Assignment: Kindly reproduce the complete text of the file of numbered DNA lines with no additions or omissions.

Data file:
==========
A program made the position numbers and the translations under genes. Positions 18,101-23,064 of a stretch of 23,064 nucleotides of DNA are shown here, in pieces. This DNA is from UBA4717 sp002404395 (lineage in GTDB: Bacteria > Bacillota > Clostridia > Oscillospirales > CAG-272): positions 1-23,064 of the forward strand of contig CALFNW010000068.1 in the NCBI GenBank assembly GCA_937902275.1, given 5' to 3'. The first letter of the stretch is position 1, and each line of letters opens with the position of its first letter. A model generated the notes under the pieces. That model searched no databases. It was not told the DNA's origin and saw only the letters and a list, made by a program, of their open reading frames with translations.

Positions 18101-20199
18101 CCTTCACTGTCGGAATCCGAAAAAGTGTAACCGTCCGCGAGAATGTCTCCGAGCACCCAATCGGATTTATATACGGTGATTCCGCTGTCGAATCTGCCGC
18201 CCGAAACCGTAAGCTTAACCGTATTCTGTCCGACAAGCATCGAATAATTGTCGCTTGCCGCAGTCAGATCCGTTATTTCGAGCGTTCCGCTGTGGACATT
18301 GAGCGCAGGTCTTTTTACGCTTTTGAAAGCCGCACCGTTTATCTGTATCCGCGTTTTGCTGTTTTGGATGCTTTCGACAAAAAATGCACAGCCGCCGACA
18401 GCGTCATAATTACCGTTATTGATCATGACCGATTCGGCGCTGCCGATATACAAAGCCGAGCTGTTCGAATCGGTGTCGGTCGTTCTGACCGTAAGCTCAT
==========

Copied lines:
A program made the position numbers and the translations under genes. Positions 18,101-23,064 of a stretch of 23,064 nucleotides of DNA are shown here, in pieces. This DNA is from UBA4717 sp002404395 (lineage in GTDB: Bacteria > Bacillota > Clostridia > Oscillospirales > CAG-272): positions 1-23,064 of the forward strand of contig CALFNW010000068.1 in the NCBI GenBank assembly GCA_937902275.1, given 5' to 3'. The first letter of the stretch is position 1, and each line of letters opens with the position of its first letter. A model generated the notes under the pieces. That model searched no databases. It was not told the DNA's origin and saw only the letters and a list, made by a program, of their open reading frames with translations.

Positions 18101-20199
18101 CCTTCACTGTCGGAATCCGAAAAAGTGTAACCGTCCGCGAGAATGTCTCCGAGCACCCAATCGGATTTATATACGGTGATTCCGCTGTCGAATCTGCCGC
18201 CCGAAACCGTAAGCTTAACCGTATTCTGTCCGACAAGCATCGAATAATTGTCGCTTGCCGCAGTCAGATCCGTTATTTCGAGCGTTCCGCTGTGGACATT
18301 GAGCGCAGGTCTTTTTACGCTTTTGAAAGCCGCACCGTTTATCTGTATCCGCGTTTTGCTGTTTTGGATGCTTTCGACAAAAAATGCACAGCCGCCGACA
18401 GCGTCATAATTACCGTTATTGATCATGACCGATTCGGCGCTGCCGATATACAAAGCCGAGCTGTTCGAATCGGTGTCGGTCGTTCTGACCGTAAGCTCAT